Breaking News Bar
posted: 7/21/2013 1:00 AM

Decorative trees options for landscaped area

Success - Article sent! close
By Mary Boldan

Q. We need a small decorative tree for the center circle in our driveway. We have boxwood with roses between -- then closer to the center, a circle of day lilies and then there is supposed to be a tree. We have tried redbuds, but it is too windy for them. We have a very windy lot. Tree has northern exposureand gets full sun.

A. Since you have the roses and day lilies blooming through the summer, you might consider a small tree that flowers in the spring. The following trees can sustain full sun and wind.

Sargent crabapple (Malus sargentii) is a small flowering tree with a mature size of 5-8 feet. It has fragrant white flowers during spring and red fruit in the autumn.

Pagoda dogwood (Cornus alternifolia) is a native of the Midwest, and produces small yellowish-white flowers in late May and early June. A bluish-black fruit ripens in July and August. It has a mature height of 15-25 feet. The Pagoda dogwood has four seasons of interest in a garden -- late-spring flowers, clean green leaves during the summer, good fall color and strong form in the winter landscape.

Pekin lilac (Syringa pekinensis) is a lesser known lilac that produces fragrant, creamy white flowers in late May and early June. It also has an interesting reddish-brown peeling bark. Its mature size is 15-25 feet.

Japanese Tree Lilac (Syringa reticulata) is another small flowering tree with a mature height of 15-25 feet. It produces large clusters of creamy white flowers in early summer. Its bark is similar to that of cherry trees -- shiny with long horizontal lines.

Finally, you said that you tried redbuds, but they didn't work. The Eastern Redbud (Cercis Canadensis) is a native of the Midwest. Like all redbuds, it produces magenta flowers in spring. It also can sustain windy conditions. Its mature height is 5-8 feet.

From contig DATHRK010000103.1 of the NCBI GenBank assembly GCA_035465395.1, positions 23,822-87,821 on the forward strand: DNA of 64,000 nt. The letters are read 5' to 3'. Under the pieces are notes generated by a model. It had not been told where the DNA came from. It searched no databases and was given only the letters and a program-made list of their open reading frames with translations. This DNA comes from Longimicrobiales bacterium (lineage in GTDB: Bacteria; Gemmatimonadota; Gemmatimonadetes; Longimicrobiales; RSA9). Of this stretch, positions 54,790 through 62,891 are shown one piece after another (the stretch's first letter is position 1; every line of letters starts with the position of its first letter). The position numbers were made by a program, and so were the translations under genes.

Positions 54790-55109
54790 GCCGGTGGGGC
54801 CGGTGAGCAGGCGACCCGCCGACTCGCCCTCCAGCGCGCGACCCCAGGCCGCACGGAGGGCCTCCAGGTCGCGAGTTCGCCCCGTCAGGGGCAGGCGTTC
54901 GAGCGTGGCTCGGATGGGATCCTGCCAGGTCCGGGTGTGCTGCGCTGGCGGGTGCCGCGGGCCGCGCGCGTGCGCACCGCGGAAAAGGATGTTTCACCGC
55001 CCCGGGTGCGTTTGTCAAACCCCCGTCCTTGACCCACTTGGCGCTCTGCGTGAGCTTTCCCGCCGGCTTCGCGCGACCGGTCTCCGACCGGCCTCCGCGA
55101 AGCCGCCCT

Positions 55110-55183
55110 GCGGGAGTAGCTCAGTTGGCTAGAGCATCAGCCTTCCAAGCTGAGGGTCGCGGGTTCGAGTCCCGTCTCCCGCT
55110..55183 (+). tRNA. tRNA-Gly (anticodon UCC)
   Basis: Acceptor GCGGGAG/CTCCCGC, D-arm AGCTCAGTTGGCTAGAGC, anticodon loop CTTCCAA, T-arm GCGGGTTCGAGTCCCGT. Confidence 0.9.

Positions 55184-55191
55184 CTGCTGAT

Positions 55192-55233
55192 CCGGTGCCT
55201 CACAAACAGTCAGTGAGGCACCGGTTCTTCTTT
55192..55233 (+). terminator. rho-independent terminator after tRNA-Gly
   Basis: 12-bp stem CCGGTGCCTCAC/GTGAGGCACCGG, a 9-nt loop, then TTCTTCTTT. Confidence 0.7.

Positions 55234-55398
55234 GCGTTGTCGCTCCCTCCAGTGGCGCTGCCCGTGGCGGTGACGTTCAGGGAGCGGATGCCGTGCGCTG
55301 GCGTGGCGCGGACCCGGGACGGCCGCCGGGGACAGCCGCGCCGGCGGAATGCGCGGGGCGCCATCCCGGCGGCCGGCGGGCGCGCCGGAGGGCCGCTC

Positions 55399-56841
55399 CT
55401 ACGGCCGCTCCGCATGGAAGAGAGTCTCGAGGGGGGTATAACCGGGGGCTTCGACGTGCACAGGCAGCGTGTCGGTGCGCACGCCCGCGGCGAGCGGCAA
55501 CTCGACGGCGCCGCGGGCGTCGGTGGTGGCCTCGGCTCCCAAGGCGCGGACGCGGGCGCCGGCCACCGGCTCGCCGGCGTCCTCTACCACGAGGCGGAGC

Q. I was wondering if you could answer regarding squirrel problems we are having. Last fall, we planted 60 tulip bulbs and the squirrels dug up and consumed them. Do you know what can be done to deter their destruction?

A. Squirrels are intelligent, industrious and hungry. They especially love spring flower bulbs and will dig them up as fast as you plant them.

There are several things you can do to make bulbs unappealing to squirrels, and give them a chance to grow.

Plant your bulbs as deeply as recommended, pack the ground down firmly and hide evidence of digging by covering the area with leaves, straw or mulch. The deeper the bulb, the less likely a squirrel is to find it. Also, throw out any brown skins that fall off the bulbs during planting.

Lay wire mesh, such as chicken wire on top of the bed. Plant the bulbs and fill with dirt so that only the tops of the bulbs are visible. Next, lay the wire mesh on top of the bed, and then fill with dirt. The squirrels can't dig through the mesh and the flowers will grow neatly through the holes.

Try growing bulbs that squirrels find distasteful, such as allium, daffodils and hyacinths. Planting these bulbs around the perimeter of your planting area may also help protect the other (better-tasting) bulbs from the squirrels.

• Provided by Mary Boldan and Mary Moisand, University of Illinois Extension Master Gardeners. Master Gardener Answer Desk, located at Friendship Park Conservatory, 395 Algonquin, Des Plaines, is open 9 a.m. to noon on Wednesdays. Call (847) 298-3502 or email

Article Comments ()
Guidelines: Keep it civil and on topic; no profanity, vulgarity, slurs or personal attacks. People who harass others or joke about tragedies will be blocked. If a comment violates these standards or our terms of service, click the X in the upper right corner of the comment box. To find our more, read our FAQ.